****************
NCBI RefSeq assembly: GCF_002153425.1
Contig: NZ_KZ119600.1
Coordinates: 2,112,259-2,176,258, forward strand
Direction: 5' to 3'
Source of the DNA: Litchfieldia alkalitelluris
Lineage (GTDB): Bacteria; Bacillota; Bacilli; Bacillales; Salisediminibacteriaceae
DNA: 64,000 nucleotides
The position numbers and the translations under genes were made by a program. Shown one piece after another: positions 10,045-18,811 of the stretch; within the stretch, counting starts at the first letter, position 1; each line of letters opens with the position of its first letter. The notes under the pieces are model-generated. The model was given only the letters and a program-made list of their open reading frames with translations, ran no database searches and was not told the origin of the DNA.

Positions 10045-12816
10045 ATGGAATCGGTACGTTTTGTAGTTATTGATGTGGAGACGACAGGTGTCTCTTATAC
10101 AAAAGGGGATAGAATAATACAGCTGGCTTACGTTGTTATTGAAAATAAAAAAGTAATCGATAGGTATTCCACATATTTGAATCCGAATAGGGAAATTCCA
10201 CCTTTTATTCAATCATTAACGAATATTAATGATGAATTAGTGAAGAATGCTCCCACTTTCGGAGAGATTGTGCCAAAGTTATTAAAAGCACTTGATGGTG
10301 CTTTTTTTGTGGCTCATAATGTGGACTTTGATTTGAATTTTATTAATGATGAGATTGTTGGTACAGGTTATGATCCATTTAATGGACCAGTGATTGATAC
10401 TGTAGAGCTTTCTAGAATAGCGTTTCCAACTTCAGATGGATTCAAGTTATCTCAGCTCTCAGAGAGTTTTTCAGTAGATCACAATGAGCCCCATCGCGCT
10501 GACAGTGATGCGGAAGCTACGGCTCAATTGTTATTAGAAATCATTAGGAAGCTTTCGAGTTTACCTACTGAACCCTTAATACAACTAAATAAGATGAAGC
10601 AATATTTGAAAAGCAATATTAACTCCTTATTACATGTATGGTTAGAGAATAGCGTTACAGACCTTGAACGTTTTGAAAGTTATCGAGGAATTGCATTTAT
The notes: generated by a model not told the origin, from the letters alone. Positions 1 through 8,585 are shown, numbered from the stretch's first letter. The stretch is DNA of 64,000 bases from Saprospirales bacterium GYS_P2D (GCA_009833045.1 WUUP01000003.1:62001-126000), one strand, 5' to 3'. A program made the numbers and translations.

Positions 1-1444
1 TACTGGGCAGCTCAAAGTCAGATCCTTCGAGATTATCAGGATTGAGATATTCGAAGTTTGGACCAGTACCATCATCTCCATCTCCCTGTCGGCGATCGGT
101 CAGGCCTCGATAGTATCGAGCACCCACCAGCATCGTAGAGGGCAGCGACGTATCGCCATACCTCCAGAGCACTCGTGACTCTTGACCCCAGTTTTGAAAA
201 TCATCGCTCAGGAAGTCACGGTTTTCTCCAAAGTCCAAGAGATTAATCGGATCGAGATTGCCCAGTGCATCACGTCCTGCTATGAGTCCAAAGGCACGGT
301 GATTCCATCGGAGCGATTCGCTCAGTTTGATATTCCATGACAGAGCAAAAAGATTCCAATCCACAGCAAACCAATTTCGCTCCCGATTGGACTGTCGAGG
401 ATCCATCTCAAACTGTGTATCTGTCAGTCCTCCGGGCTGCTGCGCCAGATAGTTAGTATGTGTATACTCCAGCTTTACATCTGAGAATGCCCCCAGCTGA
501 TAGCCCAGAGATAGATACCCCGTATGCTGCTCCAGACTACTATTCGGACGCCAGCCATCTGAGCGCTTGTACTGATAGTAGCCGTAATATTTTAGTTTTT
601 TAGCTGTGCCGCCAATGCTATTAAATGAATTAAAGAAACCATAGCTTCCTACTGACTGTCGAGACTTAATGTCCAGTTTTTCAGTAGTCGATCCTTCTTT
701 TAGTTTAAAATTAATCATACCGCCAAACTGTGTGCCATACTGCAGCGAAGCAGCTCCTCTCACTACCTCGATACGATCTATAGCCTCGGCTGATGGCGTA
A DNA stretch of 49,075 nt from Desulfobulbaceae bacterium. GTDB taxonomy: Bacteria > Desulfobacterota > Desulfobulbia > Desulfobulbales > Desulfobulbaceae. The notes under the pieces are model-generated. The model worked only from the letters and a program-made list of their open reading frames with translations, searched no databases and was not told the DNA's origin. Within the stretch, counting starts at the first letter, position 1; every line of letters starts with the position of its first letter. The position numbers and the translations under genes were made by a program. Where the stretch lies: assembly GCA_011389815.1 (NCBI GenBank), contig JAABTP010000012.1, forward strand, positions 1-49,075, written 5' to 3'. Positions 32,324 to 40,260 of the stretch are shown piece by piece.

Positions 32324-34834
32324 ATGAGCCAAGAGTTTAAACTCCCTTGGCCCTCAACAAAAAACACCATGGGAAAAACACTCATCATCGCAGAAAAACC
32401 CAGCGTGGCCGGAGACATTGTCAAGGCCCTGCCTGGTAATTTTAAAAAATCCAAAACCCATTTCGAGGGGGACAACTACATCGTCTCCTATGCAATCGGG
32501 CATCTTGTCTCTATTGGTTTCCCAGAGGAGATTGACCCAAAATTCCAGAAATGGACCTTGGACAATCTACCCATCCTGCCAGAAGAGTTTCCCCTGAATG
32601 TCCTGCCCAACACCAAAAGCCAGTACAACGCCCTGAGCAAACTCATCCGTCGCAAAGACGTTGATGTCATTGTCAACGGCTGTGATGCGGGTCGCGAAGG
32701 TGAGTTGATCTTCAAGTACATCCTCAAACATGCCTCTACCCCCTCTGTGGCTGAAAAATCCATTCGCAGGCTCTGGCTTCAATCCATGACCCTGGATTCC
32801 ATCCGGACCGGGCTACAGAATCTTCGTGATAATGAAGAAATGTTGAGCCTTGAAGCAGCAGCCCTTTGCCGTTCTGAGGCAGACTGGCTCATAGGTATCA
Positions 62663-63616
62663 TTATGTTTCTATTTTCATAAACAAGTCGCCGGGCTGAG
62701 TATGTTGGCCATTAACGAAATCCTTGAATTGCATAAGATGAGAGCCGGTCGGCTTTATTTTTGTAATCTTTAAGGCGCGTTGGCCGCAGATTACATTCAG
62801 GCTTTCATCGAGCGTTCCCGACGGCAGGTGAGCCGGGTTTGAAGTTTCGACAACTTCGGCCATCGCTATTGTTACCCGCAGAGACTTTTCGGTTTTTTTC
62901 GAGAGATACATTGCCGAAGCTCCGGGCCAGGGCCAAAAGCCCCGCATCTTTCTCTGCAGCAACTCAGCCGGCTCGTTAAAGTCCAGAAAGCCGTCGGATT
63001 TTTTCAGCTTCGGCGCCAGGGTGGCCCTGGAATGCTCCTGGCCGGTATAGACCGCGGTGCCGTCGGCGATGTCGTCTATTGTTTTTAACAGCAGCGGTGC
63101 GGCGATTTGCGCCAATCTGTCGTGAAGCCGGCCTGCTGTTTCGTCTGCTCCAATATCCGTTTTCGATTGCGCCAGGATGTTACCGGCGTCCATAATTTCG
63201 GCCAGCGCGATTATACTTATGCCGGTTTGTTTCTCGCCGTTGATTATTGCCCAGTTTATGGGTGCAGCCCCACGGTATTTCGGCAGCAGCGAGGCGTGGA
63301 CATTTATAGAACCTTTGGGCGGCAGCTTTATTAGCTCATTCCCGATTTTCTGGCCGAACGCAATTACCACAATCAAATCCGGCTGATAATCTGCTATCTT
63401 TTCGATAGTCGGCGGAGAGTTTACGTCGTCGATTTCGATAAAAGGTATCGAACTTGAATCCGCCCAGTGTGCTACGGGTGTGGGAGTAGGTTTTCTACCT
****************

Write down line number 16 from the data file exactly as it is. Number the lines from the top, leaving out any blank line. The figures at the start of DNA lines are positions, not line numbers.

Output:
10601 AATATTTGAAAAGCAATATTAACTCCTTATTACATGTATGGTTAGAGAATAGCGTTACAGACCTTGAACGTTTTGAAAGTTATCGAGGAATTGCATTTAT